Since the 1990s Irish Government enterprise policy has recognised the contribution of indigenous Small and Medium Enterprises (SMEs) to economic growth and also the need to address the challenges that such enterprises face. Such policies have resulted in the creation of agencies tasked with providing both financial and soft support to SMEs. This thesis evaluated aspects of the effectiveness of financial support issued by agencies Enterprise Ireland (EI) and The City and County Enterprise Boards (CEBs) during a recessionary period for Ireland between 2008 and 2011. To date evaluation of enterprise supports has frequently concerned measuring additionality. However, previous evaluations have also revealed a number of inefficiencies associated with such supports. The principal inefficiency is deadweight, which is defined as activity that would have occurred regardless of support being provided. However there are other inefficiencies which have been discovered, ranging from substitution of private finance with public funds by SMEs to selection bias by government agencies. In previous research these concepts have largely been explored in isolation. However, this thesis presents a more holistic view and develops a novel framework to explain the potential relationships between these different concepts, for their simultaneous measurement. The research was carried out over three stages using a mixed methodology. Firstly a survey was conducted on a sample of supported and unsupported enterprises. Semi-structured interviews were carried out with a sub-sample of the survey respondents to garner their responses with further detail. Finally, interviews were carried out with EI and CEB representatives. The findings suggest that deadweight is present in the Irish enterprise support system, but is less prolific than outlined by previous research. However, the occurrence of deadweight negatively affects performance metrics of agency activities, such as cost per job measures. The findings also suggest that deadweight is perpetuated by selection biases on the part of support agencies and the enterprise’s potential to substitute private finance with public funds. However, evidence of additionality has the potential to mitigate for some of these inefficiencies. This thesis has made a number of contributions. Firstly, it has developed a greater understanding of the concept of deadweight through the development and testing of a unique theoretical framework. Secondly, this research has developed a methodology based on best practice evaluation approaches, which have not been used previously in the evaluation of deadweight. Finally, this research has contributed to the enterprise policy and state support debate in what was a particularly difficult era in Ireland’s economic history.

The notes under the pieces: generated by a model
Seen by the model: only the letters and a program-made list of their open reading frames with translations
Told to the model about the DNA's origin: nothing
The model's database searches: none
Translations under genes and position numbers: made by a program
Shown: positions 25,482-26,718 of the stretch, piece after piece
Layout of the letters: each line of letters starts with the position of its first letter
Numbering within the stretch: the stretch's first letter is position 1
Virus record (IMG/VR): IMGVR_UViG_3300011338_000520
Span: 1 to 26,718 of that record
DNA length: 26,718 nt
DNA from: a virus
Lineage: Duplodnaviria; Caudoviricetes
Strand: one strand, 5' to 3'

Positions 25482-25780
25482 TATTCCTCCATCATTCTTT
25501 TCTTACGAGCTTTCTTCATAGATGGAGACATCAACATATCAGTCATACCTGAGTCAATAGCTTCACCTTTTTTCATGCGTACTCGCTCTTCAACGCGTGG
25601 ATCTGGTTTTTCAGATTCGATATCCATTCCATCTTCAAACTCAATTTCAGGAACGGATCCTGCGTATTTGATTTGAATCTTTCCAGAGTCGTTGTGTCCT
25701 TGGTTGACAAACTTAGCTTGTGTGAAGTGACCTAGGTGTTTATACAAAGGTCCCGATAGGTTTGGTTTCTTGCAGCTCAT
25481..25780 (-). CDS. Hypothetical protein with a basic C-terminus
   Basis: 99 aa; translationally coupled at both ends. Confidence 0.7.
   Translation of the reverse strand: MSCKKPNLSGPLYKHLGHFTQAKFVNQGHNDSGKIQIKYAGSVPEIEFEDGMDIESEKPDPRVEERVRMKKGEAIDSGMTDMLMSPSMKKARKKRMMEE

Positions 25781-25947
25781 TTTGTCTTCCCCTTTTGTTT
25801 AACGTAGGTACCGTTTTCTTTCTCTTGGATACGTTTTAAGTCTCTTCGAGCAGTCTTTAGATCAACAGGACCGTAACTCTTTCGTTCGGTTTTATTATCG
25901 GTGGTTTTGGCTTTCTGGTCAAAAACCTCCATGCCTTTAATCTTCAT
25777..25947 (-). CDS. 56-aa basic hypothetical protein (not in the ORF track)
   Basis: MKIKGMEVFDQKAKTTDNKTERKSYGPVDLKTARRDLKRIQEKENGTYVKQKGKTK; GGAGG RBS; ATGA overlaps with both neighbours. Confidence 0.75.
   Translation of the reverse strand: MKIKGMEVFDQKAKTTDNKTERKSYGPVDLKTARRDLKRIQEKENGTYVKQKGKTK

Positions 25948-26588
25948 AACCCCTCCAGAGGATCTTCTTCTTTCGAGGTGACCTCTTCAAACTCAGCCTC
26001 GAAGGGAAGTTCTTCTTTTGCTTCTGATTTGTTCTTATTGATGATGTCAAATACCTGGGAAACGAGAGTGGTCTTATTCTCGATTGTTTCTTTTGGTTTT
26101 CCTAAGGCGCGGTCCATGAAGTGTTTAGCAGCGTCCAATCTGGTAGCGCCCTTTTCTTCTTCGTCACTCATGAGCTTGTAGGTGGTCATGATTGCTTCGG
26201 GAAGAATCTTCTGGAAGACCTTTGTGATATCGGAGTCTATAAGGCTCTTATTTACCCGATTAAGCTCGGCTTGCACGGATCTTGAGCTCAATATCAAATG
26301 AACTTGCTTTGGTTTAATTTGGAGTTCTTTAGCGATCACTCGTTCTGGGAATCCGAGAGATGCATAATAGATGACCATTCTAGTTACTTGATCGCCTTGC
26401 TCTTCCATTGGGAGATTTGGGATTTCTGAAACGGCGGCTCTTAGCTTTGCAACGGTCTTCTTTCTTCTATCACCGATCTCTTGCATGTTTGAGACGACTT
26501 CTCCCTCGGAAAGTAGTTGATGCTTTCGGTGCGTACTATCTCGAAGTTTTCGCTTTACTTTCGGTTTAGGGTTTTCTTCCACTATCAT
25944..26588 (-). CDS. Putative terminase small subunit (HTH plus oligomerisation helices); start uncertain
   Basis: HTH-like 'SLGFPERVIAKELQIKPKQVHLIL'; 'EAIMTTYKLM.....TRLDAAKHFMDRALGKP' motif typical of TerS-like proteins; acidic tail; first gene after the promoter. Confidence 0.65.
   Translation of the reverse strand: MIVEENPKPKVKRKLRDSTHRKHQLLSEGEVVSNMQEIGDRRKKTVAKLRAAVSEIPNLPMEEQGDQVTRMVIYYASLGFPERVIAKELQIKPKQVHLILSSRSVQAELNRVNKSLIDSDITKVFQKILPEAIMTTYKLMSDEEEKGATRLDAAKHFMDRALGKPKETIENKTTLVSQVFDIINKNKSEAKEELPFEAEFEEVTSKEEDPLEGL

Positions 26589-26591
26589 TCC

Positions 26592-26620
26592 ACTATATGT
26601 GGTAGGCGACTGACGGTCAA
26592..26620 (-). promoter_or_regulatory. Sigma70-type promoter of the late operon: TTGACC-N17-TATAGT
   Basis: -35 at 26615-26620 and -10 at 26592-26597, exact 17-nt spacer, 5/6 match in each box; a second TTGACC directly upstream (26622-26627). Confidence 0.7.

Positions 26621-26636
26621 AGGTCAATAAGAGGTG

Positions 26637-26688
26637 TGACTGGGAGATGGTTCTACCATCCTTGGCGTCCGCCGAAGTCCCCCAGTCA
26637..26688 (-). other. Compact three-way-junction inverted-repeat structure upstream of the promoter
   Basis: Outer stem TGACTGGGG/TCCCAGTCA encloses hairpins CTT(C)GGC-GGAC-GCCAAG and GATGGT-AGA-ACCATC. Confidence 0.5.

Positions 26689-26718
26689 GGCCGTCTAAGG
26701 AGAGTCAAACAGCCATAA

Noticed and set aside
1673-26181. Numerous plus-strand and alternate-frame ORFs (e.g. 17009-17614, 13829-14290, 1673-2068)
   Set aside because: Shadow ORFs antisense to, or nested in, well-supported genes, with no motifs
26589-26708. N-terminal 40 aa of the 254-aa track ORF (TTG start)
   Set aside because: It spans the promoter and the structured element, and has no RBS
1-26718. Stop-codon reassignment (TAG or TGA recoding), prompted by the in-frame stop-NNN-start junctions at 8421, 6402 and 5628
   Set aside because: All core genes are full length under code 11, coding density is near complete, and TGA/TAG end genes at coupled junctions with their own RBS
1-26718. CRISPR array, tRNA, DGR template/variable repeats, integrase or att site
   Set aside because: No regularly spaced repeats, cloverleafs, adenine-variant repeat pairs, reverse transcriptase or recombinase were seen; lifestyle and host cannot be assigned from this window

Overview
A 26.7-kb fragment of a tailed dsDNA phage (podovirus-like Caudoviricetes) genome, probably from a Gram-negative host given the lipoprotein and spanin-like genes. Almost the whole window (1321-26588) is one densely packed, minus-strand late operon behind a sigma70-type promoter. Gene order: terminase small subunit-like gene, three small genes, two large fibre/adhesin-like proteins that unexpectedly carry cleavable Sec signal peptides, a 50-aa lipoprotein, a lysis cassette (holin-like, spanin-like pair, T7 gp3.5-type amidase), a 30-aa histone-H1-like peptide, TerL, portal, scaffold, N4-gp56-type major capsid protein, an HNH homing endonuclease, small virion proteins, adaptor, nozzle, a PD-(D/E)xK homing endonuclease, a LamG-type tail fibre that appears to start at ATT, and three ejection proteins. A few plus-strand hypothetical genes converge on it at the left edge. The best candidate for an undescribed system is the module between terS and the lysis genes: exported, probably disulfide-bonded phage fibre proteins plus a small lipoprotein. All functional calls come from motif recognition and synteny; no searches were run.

|Publication status||Unpublished - 2016|
- Enterprise development, Irish enterprise support system